Design tips and insights for nonprofits and social enterprises.

How to Raise More Money Online

Web Design
How to Raise More Money Online

Is your homepage getting in the way of raising money for the impact you desire?
I have something that will help you focus your fundraising and tell your story that is easy to digest and attractive for potential donors.

Here is my 35-Point Fundraising Splash Page Checklist

This checklist has everything you need to know about creating a page dedicated to raising money.

You’ll get:

  • Clear direction about what to put where — from header to footer
  • SEO tips
  • Branding pointers
  • Advice on Forms that make people click DONATE

Is your call for donations working as efficiently as it can be?

Do you have a place dedicated to showing your impact and is easy for the reader to give you money?

And no, I’m not talking about adding a DONATE button to every page. Although that wouldn’t hurt.

My hope is that you find this useful and informative. And that you’re able to increase the good work you do. And if you have any feedback — positive or negative — please let me know.

Click here to learn more.

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The branding secret that will make you more successful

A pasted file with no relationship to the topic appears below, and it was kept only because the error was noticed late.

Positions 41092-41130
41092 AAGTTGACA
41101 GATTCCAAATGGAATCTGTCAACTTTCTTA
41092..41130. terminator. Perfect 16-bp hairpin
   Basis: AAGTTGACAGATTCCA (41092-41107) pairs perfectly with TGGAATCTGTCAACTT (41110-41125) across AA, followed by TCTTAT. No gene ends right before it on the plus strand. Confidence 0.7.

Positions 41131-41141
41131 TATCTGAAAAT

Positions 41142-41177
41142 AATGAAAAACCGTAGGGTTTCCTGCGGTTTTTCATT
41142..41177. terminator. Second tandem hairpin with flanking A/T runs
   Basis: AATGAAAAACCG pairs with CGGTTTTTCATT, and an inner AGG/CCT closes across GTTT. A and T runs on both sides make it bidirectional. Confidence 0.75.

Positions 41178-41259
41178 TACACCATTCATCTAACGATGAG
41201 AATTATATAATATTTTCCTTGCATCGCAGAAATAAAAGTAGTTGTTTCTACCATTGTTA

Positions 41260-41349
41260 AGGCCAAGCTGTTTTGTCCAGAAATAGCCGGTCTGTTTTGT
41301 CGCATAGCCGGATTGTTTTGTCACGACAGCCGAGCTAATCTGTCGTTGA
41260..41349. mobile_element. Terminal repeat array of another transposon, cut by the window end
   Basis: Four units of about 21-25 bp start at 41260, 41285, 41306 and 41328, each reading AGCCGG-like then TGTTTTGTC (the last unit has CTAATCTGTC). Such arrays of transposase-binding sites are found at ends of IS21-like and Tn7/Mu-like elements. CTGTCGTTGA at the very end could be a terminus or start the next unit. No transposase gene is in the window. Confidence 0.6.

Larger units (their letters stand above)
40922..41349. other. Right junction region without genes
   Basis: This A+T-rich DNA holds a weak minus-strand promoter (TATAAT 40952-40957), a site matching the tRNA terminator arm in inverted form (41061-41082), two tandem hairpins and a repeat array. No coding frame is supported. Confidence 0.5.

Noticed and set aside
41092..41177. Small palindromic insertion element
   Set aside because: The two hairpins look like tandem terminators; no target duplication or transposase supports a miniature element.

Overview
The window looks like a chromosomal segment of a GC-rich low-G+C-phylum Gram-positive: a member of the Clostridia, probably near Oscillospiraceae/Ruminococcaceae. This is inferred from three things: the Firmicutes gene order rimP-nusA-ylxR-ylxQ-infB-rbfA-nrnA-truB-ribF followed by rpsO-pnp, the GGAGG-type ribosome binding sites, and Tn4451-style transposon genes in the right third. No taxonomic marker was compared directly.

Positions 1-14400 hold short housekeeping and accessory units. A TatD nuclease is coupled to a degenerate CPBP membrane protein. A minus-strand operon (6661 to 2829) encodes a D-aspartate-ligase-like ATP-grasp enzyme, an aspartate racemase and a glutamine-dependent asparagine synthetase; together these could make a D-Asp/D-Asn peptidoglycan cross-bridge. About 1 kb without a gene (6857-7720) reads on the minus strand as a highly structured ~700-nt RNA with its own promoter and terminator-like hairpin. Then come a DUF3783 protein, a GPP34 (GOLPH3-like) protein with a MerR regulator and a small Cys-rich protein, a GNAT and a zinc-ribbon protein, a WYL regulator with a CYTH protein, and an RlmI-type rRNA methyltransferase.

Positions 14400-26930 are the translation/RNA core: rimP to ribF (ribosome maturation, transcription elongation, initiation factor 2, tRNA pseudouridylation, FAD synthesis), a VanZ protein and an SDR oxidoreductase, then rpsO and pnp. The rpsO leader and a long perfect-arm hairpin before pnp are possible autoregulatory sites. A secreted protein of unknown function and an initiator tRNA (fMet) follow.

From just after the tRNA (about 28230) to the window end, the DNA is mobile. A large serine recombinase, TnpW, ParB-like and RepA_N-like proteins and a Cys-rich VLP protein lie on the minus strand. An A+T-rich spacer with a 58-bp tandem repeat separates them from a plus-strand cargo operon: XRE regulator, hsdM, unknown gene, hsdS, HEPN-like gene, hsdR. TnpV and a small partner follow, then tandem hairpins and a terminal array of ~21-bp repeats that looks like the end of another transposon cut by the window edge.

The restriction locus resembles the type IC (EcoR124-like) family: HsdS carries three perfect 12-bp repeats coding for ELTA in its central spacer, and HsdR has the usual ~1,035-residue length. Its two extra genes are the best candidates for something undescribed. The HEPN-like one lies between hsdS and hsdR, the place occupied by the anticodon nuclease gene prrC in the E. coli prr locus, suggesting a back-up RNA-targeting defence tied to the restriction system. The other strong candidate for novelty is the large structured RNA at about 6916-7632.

The branding secret that will make you more successful

The keys to a good brand are like costume changes at an award show — there are many.

You know it has to look good and be adaptable, but what makes your brand really work is its connection to your ideal audience. This happens over time as each person sees and interacts with it. But how do you get to that connection in the first place?

It requires a bit of connecting the dots of:
your motivations + actions ——————————————— your ideal audience’s motivations + actions

branding diagram

So, what does this mean in real life?

Let’s take the Girl Scouts brand, which was voted top Youth Non-Profit Brand of the Year by The Harris Poll. (Disclaimer: I have no inside knowledge of the Girl Scouts brand. These notes where simply complied after looking at their online communications.)


Girl Scouts

Motivations: to instill courage, confidence, and character in young girls
Actions: local troops come together for fun activities where girls earn badges, learn and contribute to their communities

Their Audience

Girls’ motivations: they want to take risks, try new things, and make new friends
Girls’ actions: ages 6–17, adventurous, friendly, energetic


So what should this brand look like? I would say that overall the brand needs to be colorful, bold, and energetic.

Now check out a glimpse of their 2010 rebrandFYI — this is on a blog for and by designers so some of the content is very design-geekish.

Can you connect the dots with your own brand? How do they match up? Let me know in the comments

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How to Chose Photos Like a Creative Director

Campaigns | Marketing
How to Chose Photos Like a Creative Director

Your marketing or fundraising campaign needs just the right photo to make an impact. How do you know which one will work? Or which ones to even try?

Whether you’re choosing from stock photography or working with a photographer, the photo selection process is an important step in telling the story of your organization and impact.